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My Game Design Philosophy

I may have said it in the past, but here it is in it’s own publication. I love video games. I have been playing them since I was 8 and will play them till I am past 80. But I also love making games. I play all variety from RPG, arcade, FPS, adventure and all the inbetweens and mashups. The one game that resonates with me most are the fun and objective games.

But what does that all mean?

What constitutes as fun is relative to each person. While some may love the micromanagement of an RTS game, others may just want their army raised up for conquering. I was talking to a friend recently about the Warhammer 40k: Total War series. I was talking about the epic battles and flanking the enemies while archers would rain down hell. He never played those missions and instead opted for computer resolved battles. For him, the fun was in the city building and resource management. For me the fun was in the battles. We both played the same game but it was also two completely different games all at once.

Objective games have a purpose. You’re on an island and need to escape. Or you wake up in a dungeon and have to find out how and why you’re there. There are missions and quests throughout to give the player purpose and a meaning to the game. There are objectives and things to accomplish. For me, the battles and conquering tough armies was my objective fun. For my friend, it was building up the towns and taking over territory.

About my Philosophy

Just as the action gets good, the game pauses and goes into tutorial mode

Keep the player engaged.

I personally hate disruptions in the game play. I like interfaces that are clean and out of the way until needed. Menus properly pause the action so you’re not worried about being stabbed and robbed while sorting inventory. Tutorials or new information pops up when needed, but let’s you play the game.

Ubisoft does a horrible job at this. I played “For Honor” for a bit after it was released. Ran through the optional but heavily pushed like a hooker needing to pay rent. After the exhaustive 30-60 minute tutorial it was finally time to play the game. Nope, the damn tutorial reared it’s ugly head. The stuff I just spent and hour going through. Not once, but several times. Running towards an exciting looking battle, game paused to show you crap that you don’t care about, but can’t just cancel it, because there’s 6 pages of information to wade through… For Honor Tutorial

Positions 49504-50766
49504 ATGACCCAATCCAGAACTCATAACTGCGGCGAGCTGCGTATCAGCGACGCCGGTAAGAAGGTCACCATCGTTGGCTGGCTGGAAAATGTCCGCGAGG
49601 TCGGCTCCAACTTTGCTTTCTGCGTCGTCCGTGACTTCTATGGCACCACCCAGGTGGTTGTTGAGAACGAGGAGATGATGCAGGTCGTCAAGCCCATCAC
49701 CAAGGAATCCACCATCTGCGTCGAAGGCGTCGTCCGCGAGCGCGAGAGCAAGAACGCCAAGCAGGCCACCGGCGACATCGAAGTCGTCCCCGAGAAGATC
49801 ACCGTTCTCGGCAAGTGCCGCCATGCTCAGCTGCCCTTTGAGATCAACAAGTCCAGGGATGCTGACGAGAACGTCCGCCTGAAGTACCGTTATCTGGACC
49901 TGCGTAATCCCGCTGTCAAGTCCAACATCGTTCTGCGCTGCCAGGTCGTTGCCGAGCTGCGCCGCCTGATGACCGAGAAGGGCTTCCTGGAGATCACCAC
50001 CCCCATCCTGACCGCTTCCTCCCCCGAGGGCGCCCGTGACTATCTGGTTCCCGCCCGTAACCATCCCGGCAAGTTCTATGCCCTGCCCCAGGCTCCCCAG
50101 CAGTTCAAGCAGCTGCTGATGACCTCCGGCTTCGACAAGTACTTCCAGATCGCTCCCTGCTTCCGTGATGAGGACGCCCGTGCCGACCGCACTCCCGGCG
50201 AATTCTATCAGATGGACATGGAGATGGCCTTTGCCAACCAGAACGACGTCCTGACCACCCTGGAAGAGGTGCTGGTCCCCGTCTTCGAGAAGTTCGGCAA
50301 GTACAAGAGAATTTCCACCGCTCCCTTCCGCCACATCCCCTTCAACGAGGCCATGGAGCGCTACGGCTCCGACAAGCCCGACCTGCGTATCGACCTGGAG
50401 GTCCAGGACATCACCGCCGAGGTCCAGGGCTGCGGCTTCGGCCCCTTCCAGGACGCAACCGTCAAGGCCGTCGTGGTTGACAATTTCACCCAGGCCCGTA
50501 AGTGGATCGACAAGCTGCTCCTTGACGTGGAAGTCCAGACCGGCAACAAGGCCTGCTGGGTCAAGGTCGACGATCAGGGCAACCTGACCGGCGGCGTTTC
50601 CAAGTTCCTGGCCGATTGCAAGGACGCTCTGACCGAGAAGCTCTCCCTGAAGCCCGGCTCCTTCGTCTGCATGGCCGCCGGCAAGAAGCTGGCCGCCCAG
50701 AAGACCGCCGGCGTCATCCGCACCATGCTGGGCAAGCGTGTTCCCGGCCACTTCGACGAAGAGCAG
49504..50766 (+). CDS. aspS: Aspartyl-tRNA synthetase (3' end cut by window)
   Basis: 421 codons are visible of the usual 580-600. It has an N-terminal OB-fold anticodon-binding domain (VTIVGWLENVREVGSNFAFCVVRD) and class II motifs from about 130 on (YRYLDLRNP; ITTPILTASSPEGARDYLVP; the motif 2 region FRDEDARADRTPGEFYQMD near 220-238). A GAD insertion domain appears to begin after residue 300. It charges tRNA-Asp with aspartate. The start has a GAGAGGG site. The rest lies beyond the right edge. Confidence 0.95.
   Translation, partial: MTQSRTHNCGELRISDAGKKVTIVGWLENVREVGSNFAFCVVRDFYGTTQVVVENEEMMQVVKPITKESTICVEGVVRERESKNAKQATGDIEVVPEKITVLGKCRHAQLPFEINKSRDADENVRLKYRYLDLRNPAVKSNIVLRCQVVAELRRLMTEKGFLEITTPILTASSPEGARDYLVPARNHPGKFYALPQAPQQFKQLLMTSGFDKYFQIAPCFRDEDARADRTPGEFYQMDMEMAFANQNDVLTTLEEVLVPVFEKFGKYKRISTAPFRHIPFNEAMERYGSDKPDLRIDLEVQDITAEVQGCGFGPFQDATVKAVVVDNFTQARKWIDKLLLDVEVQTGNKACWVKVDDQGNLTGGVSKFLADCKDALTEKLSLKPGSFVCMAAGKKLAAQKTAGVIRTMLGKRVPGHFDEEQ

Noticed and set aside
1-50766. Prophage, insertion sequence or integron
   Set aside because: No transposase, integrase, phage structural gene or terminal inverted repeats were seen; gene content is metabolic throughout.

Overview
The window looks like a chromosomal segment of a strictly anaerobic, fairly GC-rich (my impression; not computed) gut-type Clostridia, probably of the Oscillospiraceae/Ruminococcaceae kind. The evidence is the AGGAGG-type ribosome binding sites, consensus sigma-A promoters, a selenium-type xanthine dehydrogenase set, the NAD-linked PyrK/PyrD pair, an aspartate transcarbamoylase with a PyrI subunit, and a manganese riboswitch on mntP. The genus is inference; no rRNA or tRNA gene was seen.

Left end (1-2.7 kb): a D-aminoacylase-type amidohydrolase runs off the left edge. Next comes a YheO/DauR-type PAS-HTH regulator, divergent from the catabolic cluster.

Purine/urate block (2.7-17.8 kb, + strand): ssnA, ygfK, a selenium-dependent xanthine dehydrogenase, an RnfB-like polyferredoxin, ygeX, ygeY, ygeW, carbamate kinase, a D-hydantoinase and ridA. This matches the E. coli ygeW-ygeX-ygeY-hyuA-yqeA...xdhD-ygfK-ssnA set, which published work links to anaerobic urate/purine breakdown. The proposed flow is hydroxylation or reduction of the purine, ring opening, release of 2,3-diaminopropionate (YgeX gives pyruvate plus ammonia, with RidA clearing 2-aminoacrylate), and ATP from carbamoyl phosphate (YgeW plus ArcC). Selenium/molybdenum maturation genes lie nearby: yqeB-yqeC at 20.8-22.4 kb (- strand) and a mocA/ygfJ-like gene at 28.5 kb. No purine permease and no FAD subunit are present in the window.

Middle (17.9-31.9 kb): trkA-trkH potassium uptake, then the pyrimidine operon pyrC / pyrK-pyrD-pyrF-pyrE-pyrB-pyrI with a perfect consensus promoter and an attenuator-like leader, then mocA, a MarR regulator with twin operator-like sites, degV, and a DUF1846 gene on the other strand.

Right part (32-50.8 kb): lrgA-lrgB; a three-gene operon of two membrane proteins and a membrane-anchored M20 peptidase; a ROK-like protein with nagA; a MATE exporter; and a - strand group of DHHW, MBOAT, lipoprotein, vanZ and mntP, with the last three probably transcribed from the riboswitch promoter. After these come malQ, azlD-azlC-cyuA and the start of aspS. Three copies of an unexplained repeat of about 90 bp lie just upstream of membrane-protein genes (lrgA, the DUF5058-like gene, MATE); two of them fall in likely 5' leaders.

Rockstar does this perfectly. In GTA you run into a new game mechanic and a pop up comes on screen to tell you what to do. You can ignore and continue to play the game. They don’t care and that’s great. Dark Souls just  doens’t care and will tell you nothing. That’s a bit minimalist.

Playability is Critical

There is nothing more annoying than a great looking game, beautiful graphics and environment, but it’s unplayable garbage. You spend most of the game distracted by your battle with the game mechanics. Assassin’s creed series comes to mind with this. The earlier games were masterpieces, but after Ezio’s plot line they went to hell. I’d try to jump up a ledge and the game would bounce off the wall. Or hope across ledges and the character would climb down. Everything I wanted to do, like the older games I just couldn’t without a struggle. Everything had to be aligned so precise. Origins finally got better again. I want to avoid forcing the player to struggle with too many game mechanics.

No annoying banners.

Certainly no full screen video ads. I don’t care if it makes me less money. It annoys me, and I’m sure it annoys gamers. Banner ads are revenue though, payment for the ungodly amount of hours it takes to make a decent game. I prefer to put them on menu and games screens never on the main level/action scene.

No Excessive In-app purchases.

Box of gems only $99.99! Limited time 20% off! My in-app are there to provide something tangible at a small cost. It’s more like a donation to make more, better dgames than anything else. I’ll work out a store policy to keep in app purchases under $5 for the foreseeable future.

Extra credit: No more Reskins

I admit. I bought a 2 “templates”, worked on graphics and released. It was a learning experience on game making. But I also heavily modified them at their core to strip out video ads and other annoyances. I want playable games above anything else. Reskins just don’t work. I spent more time “fixing” annoyances than I would just making the same game from scratch.

While not a reskin, I bought “RPG All In One” and the “ORK Framework”. Scratched the concept of using either because they were not flexible enough. Immortal Realm has some game concepts that will need to be custom built.

All in All

I honestly want to make excellent games for mobile, PC and Console. I’ve been greatly inspired by the great’s of the early days and want to stand on their shoulders, not toes like the other big companies.

Let’s get game making!

About Craig

Craig is the founder of The Chaos Rift and developer of the games published here. In his spare time he'll also write about games, play games and dream about games. Being a Game developer has been a dream of Craig's since he was 14 and after some detours has finally started to realize his dreams.

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